Coat of Arms of William George Gooderham
Granted to William George Gooderham of Alverthorpe in Rosedale in the city of Toronto and dominion of Canada on 9 August 1912. The grant is recorded at the College of Arms in the UK: reference Grants 81/245.
The coat of arms was granted for the use of the grantee and his descendants, and for that of the other descendants of his father, all according to the laws of arms. This is called an ‘extended limitation’, i.e. extended back by (in this case) one generation. That means male-line descendants – men and women, but male-line only (except in those circumstances when a coat of arms can pass in the female line as a quartering).
The coat of arms appears as follows: Helm (symbol of an esquire and gentleman): Black,topped with a black ridge from front to back emblazoned with 3 pairs of white stripes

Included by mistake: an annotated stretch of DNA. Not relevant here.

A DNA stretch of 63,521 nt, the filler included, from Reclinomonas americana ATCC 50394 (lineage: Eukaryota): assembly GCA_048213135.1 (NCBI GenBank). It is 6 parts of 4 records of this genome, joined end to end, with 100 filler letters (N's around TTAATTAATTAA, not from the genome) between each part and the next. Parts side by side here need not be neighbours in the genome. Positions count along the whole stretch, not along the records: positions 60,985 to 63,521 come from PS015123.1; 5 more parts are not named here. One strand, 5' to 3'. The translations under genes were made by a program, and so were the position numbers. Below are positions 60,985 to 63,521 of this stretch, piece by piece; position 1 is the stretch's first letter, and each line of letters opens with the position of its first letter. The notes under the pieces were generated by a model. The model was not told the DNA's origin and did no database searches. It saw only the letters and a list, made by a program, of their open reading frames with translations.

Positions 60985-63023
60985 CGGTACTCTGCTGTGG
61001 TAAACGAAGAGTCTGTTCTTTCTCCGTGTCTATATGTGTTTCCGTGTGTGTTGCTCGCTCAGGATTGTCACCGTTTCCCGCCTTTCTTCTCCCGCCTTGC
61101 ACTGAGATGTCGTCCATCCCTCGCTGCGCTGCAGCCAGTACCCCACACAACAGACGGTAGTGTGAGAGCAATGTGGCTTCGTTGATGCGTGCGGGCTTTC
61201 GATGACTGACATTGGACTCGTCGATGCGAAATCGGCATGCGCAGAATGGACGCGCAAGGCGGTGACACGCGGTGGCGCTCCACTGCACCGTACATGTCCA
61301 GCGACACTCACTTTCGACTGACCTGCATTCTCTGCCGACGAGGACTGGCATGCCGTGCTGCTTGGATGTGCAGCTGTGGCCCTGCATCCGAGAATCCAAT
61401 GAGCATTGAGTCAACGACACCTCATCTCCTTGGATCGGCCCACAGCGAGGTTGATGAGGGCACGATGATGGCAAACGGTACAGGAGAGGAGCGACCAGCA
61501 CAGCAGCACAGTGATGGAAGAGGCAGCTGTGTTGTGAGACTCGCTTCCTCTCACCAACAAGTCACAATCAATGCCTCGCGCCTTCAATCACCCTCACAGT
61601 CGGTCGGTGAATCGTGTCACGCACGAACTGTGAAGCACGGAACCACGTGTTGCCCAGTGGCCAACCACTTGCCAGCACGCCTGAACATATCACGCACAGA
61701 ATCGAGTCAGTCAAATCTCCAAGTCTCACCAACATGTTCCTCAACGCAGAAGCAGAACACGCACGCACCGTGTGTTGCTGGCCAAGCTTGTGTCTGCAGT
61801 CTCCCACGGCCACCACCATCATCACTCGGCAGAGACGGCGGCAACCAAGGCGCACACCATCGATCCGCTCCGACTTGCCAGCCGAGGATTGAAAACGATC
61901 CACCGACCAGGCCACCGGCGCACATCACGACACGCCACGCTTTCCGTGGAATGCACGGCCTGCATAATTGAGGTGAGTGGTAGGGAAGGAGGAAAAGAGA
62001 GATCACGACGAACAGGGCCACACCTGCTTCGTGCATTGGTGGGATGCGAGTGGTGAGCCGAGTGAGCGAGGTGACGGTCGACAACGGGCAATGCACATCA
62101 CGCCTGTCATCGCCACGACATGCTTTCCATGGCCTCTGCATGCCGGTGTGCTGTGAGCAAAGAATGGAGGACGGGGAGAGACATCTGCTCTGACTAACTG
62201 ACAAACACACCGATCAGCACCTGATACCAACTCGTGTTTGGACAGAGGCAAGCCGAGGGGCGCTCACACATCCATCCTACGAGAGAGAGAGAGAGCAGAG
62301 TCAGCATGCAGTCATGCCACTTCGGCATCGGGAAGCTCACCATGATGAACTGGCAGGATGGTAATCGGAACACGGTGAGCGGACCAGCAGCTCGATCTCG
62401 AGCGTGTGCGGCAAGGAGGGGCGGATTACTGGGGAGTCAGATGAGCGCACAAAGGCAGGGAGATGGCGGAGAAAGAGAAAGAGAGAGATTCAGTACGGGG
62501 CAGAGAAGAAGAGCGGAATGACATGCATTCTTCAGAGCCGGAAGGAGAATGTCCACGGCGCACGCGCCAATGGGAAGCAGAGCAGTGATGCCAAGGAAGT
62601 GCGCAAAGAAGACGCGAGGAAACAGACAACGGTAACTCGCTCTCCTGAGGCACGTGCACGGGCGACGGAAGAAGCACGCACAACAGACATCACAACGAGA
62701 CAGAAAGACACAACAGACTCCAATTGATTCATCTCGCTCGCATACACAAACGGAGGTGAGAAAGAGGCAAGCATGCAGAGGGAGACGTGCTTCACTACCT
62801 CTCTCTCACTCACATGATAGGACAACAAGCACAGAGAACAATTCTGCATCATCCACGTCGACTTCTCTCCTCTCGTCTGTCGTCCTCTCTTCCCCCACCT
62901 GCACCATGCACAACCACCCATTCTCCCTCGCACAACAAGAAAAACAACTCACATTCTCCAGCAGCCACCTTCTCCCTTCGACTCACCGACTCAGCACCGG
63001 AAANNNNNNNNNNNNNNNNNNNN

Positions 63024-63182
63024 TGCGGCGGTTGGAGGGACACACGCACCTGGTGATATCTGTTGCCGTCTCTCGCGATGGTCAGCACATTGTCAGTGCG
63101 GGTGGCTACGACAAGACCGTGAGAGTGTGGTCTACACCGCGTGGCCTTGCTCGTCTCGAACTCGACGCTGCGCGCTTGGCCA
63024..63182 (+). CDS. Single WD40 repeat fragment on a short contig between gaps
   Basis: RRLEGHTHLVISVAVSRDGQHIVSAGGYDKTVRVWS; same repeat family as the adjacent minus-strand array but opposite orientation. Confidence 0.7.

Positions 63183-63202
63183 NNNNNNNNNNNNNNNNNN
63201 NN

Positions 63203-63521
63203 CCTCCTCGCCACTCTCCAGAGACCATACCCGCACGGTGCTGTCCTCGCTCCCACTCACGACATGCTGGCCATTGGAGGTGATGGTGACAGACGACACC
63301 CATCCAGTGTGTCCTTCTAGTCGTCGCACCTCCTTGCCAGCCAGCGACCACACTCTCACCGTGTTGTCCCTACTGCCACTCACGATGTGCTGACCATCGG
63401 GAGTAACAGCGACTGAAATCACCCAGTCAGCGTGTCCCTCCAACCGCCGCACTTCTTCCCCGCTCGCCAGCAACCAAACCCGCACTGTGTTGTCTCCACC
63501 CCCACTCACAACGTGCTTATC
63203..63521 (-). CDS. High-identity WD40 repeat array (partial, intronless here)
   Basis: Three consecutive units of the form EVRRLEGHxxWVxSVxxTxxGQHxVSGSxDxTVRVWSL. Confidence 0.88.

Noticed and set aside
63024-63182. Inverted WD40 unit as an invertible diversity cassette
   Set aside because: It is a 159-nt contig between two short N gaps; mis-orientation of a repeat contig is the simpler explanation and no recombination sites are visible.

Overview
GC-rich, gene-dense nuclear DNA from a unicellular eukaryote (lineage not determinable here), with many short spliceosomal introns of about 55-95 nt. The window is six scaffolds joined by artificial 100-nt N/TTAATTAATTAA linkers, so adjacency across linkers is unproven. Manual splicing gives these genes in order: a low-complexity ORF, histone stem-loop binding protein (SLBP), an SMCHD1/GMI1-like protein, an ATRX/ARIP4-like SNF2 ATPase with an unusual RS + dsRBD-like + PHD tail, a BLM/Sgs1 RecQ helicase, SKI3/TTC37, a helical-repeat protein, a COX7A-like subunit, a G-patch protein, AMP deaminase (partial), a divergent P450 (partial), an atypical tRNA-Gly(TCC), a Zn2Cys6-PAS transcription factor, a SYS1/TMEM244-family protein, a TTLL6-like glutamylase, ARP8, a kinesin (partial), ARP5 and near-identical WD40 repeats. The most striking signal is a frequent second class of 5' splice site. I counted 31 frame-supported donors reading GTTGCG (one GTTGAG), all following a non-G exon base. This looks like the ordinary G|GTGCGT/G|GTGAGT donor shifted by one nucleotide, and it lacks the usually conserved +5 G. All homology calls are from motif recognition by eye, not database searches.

Motto Scroll: Toujours En Avant (meaning "forever forward")
Arms: Two masted ship (symbolizing a remarkable expedition by sea) with 5 oars and 4 red flags surmounted by three wheat sheafs (symbol of a miller) on a blue (signifying truth and loyalty) background
Crest: A black raven (symbol of knowledge and divine providence) with wings spread standing atop a wheat sheaf lying horizontally on top of the helm
Mantling: a series of four leaves on either side (Ivy leaves symbolize strong and lasting friendship), alternating black and white, cascading down from the top of the helm to the midpoint of the arms.
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